under the Fair Dismissal Act, through one of those routes.

Introduction to the issues and the


grounds for certiorari or mandamus

As noted above, like the petition in the companion case


3
Simmons, this Petition concerns the “partial termination”

doctrine under the Fair Dismissal Act, Ala. Code § 36-26-

100 et seq. Under decisions such as Ex parte Green, 689

So.2d 838 (Ala. 1996), Carter v. Baldwin County Board of

Ed., 532 So.2d 1017 (Ala. Civ. App. 1988), and Ledbetter v.

Jackson County Board of Ed., 508 So.2d 244 (Ala. 1987), a

non-probationary school system employee is entitled to the

protections of the Act in situations where the employer

seeks to take away some of the employee’s regularly-

scheduled hours of work. Taking away such hours counts as

a partial “termination” that is reviewable under the Act’s

procedures. That is true, whether the employee is working

all of her hours under a single contract, or is working

multiple jobs under multiple contracts as was the situation

in Green. This is not to say that taking away such hours

of work is impossible or always prohibited; it is only to

say that an employee is entitled to review of that proposed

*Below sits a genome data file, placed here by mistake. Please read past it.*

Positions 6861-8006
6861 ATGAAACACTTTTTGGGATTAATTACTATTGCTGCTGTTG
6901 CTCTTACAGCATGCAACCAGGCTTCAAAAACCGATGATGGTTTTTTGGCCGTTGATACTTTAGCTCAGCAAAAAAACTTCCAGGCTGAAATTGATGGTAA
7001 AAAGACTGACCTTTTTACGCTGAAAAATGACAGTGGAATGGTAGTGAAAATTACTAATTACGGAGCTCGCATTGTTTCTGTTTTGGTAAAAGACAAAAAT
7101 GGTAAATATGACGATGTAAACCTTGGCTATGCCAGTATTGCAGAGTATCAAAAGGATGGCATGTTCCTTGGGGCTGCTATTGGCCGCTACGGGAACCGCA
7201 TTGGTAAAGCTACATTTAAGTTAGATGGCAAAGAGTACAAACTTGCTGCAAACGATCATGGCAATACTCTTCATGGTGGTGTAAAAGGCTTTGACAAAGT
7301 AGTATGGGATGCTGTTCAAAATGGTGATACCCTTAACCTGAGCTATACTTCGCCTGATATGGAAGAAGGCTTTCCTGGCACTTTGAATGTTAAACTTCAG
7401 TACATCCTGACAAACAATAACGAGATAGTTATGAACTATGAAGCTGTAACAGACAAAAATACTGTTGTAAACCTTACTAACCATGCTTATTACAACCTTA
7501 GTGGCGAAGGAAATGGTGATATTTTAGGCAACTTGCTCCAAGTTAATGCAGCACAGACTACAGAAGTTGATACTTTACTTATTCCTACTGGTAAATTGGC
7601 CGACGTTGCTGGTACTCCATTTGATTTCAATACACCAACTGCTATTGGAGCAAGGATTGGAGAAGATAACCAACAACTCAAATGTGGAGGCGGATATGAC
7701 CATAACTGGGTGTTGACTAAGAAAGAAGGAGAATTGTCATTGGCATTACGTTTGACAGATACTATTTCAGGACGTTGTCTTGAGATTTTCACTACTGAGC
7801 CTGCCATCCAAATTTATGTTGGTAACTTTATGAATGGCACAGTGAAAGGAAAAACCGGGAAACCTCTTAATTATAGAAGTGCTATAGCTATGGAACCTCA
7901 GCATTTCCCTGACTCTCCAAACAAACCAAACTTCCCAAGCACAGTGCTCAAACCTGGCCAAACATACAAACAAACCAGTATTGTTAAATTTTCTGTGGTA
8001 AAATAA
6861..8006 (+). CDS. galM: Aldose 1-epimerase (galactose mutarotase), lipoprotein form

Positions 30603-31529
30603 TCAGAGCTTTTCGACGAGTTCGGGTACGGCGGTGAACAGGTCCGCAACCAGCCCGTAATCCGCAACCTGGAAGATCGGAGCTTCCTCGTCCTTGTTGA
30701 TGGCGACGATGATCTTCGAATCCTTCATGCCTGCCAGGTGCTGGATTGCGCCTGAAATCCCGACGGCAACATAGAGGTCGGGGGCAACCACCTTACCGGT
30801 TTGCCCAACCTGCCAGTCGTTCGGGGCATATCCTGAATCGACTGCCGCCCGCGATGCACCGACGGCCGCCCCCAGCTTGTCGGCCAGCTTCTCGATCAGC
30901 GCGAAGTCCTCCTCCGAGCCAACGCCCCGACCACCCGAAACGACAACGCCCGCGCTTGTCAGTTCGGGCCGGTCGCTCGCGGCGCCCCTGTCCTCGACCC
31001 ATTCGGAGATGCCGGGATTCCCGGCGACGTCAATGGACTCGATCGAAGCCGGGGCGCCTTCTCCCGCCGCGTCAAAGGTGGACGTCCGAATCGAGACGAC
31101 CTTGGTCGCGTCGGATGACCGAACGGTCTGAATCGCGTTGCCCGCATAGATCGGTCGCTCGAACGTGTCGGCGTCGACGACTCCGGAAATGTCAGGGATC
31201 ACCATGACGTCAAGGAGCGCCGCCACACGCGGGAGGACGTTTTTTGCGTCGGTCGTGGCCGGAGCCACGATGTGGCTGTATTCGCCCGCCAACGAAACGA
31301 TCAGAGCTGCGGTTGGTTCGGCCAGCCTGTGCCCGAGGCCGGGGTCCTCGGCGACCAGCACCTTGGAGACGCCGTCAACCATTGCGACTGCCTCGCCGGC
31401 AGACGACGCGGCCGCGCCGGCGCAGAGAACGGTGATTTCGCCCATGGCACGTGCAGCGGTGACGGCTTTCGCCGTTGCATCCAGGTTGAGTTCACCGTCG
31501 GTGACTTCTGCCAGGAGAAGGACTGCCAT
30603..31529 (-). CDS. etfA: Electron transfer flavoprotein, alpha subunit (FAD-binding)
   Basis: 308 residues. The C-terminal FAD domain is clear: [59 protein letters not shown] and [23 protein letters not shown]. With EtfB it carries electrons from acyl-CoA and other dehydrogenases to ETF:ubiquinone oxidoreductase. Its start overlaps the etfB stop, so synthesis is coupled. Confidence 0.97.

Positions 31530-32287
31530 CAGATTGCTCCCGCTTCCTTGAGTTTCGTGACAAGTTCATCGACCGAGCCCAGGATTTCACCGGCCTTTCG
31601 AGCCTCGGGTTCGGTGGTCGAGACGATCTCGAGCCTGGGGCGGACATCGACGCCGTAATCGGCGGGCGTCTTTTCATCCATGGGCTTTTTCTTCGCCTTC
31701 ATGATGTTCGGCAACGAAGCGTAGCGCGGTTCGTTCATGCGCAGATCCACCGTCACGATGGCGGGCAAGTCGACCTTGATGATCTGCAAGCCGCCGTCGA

action through the standards provided by the Act.

In this case it is undisputed that the Petitioner

employees are non-probationary employees who are covered by

the Act. It is also undisputed that the Respondent school

board did terminate some of the Petitioner employees’

4
regularly-scheduled hours of work, hours that the employees

had worked regularly for year after year.

The school board initially complied with the Fair

Dismissal Act, in the sense that it gave notice of the

proposed action under the Act, and (when the employees

invoked their statutory right to contest that action)

agreed to convene a proceeding before a Fair Dismissal Act

Hearing Officer.

Then the Court of Civil Appeals issued its decision in

Simmons. The school board saw room for a new argument, and

asked the Hearing Officer to hold that the reduction of

hours was not reviewable under the Act after all.

The Hearing Officer did not hold a hearing, but

received briefs and documentary evidence. (See Appendices

C and D). The Hearing Officer then agreed with the school

board, and dismissed the proceeding on the basis of

Simmons. The Hearing Officer explained his view that, like

the work hours at issue in Simmons, the work hours at issue

in this case were “supplemental” and “temporary,” and

therefore outside the protection of the Act under Simmons.

The employees appealed to the Court of Civil Appeals.

On August 14, the Court of Civil Appeals “denied” the

5
appeal in this case, and also denied rehearing in Simmons.

Certiorari is appropriate under Ala. R. App. P. 39 on

the same basis as in Simmons. For the sake of efficiency,

we will not reiterate every word that is explained in the

Ex parte Simmons petition.

In summary, the Simmons holding (as applied in this

case) is in conflict with prior precedent, making

certiorari appropriate under Rule 39(a)(1)(D). Simmons

makes the applicability of the “partial termination”